In 2019, European imports of crude and condensate will fall by 150,000 b/d to less than 9.9 million b/d as regional throughput drops for the second consecutive year and regional crude production remains more or less steady. European nations will import less crude from the Middle East, FSU, and Latin America. However, volumes from the U.S. will continue to rise.
The production allocations for OPEC/non-OPEC countries provide a bit more clarity than the December 7th Declaration of Cooperation. The document indicates a cut of 320,000 b/d for Saudi Arabia – smaller than the 450,000 b/d originally implied. On balance, we believe OPEC will get close to compliance. Non-OPEC participants to the deal, led by Russia, are unlikely to comply fully. For more on the market impact see our just-released Global Crude Oil Outlook.
In 2019, European demand for transport fuels will rise after increasing in 2017 and 2018. While this year’s demand growth deceleration was led by diesel, next year gasoline and jet fuel will be largely responsible. However, with demand for all three major fuels continuing to rise and regional throughput slated to fall, slowing demand growth will not prove too bearish.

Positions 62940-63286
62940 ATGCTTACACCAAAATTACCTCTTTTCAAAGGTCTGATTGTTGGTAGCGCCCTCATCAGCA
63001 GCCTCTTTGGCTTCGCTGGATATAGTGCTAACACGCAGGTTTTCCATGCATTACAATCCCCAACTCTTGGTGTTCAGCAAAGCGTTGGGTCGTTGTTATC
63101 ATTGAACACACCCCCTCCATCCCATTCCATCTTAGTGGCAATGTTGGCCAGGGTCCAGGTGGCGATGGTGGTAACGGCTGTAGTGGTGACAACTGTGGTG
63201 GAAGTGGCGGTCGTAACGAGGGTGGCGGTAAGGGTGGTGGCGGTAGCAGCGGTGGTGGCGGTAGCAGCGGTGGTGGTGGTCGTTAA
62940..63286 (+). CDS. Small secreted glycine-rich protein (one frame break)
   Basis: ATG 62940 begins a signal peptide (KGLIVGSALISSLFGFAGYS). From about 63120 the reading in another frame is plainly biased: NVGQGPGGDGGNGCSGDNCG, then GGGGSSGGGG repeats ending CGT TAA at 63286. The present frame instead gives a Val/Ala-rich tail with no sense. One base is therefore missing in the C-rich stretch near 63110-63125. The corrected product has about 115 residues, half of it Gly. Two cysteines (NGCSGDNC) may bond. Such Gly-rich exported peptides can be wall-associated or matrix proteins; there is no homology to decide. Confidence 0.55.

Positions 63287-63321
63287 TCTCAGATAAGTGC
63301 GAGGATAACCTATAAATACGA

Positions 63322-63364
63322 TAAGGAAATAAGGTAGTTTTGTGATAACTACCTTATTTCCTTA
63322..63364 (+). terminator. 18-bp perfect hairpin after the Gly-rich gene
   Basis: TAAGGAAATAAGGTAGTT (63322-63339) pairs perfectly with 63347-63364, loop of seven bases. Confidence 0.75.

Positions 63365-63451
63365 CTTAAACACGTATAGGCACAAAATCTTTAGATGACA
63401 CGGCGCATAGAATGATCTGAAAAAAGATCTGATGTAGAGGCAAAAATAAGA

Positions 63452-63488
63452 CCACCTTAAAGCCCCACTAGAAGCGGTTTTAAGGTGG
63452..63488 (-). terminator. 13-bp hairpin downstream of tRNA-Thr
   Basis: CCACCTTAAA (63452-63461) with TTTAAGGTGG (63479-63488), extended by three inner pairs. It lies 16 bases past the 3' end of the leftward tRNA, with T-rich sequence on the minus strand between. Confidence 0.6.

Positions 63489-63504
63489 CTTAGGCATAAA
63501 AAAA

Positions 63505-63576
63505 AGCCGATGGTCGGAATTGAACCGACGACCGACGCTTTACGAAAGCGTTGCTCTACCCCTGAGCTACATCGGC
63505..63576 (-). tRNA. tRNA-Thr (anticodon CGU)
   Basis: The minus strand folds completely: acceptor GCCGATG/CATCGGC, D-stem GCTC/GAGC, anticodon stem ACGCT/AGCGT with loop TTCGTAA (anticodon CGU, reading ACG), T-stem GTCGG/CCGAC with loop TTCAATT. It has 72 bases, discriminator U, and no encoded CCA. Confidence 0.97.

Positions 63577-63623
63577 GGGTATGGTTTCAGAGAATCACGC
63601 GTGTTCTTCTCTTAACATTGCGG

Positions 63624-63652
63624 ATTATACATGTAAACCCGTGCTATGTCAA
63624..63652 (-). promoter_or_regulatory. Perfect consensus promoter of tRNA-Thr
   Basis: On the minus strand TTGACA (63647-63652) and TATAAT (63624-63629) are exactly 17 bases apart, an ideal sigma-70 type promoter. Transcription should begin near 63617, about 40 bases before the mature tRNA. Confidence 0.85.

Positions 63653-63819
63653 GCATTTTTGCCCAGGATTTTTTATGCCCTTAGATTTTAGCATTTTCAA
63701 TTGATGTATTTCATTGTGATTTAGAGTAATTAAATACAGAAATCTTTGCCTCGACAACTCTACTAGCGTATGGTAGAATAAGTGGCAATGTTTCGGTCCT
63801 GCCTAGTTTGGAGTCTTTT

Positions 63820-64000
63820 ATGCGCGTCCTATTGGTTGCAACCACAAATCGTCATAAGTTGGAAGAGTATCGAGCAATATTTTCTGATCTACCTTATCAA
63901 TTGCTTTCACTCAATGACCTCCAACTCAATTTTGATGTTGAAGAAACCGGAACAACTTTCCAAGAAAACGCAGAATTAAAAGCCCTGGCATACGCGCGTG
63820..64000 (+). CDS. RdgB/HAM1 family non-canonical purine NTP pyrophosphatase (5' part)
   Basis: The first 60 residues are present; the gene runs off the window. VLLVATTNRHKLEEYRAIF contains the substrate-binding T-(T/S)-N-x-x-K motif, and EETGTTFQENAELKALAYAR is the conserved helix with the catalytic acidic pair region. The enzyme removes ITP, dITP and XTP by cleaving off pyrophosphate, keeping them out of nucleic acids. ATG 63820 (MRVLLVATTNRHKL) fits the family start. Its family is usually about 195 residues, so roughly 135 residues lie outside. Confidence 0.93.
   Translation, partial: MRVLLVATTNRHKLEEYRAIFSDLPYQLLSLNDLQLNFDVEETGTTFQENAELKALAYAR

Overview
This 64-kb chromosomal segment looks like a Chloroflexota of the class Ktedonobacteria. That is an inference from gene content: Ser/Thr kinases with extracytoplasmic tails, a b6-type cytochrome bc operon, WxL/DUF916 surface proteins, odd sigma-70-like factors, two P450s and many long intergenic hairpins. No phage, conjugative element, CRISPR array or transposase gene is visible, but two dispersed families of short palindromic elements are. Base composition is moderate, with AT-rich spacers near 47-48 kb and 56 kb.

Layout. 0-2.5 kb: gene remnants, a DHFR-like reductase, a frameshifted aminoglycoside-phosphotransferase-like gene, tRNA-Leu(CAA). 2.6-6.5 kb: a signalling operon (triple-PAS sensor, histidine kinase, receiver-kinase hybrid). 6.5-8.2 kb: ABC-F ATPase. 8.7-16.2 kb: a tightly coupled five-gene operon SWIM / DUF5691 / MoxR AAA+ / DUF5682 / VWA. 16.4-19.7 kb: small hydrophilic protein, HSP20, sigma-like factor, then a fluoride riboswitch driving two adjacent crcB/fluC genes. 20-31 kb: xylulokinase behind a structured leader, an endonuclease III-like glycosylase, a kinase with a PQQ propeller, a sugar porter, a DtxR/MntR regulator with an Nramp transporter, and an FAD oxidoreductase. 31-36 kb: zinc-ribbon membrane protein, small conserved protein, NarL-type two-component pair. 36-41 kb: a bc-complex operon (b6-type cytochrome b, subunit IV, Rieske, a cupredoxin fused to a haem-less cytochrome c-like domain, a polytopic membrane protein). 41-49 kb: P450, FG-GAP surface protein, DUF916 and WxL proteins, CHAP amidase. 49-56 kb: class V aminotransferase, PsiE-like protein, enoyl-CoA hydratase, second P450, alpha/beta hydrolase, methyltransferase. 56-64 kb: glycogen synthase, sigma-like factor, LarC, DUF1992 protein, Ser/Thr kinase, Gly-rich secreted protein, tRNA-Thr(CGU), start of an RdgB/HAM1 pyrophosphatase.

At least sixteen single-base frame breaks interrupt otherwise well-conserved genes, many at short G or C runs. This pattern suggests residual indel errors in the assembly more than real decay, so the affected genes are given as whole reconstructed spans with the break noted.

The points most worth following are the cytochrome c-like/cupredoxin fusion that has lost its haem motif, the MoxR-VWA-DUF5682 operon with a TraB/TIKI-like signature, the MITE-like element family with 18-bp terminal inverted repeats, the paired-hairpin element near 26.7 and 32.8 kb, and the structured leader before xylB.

Hellenic Shipping News:
According to ESAI Energy’s recently released One-Year Global Fuels Outlook, the U.S. gasoline surplus will expand by roughly 80,000 b/d next year as demand continues to plateau and output keeps rising. Since first moving into surplus in 2016 the U.S. gasoline balance has risen steadily to roughly 350,000 b/d this year. As a result of a growing surplus, combined U.S. exports of finished gasoline and motor gasoline blending components will rise to over 1.0 million b/d next year.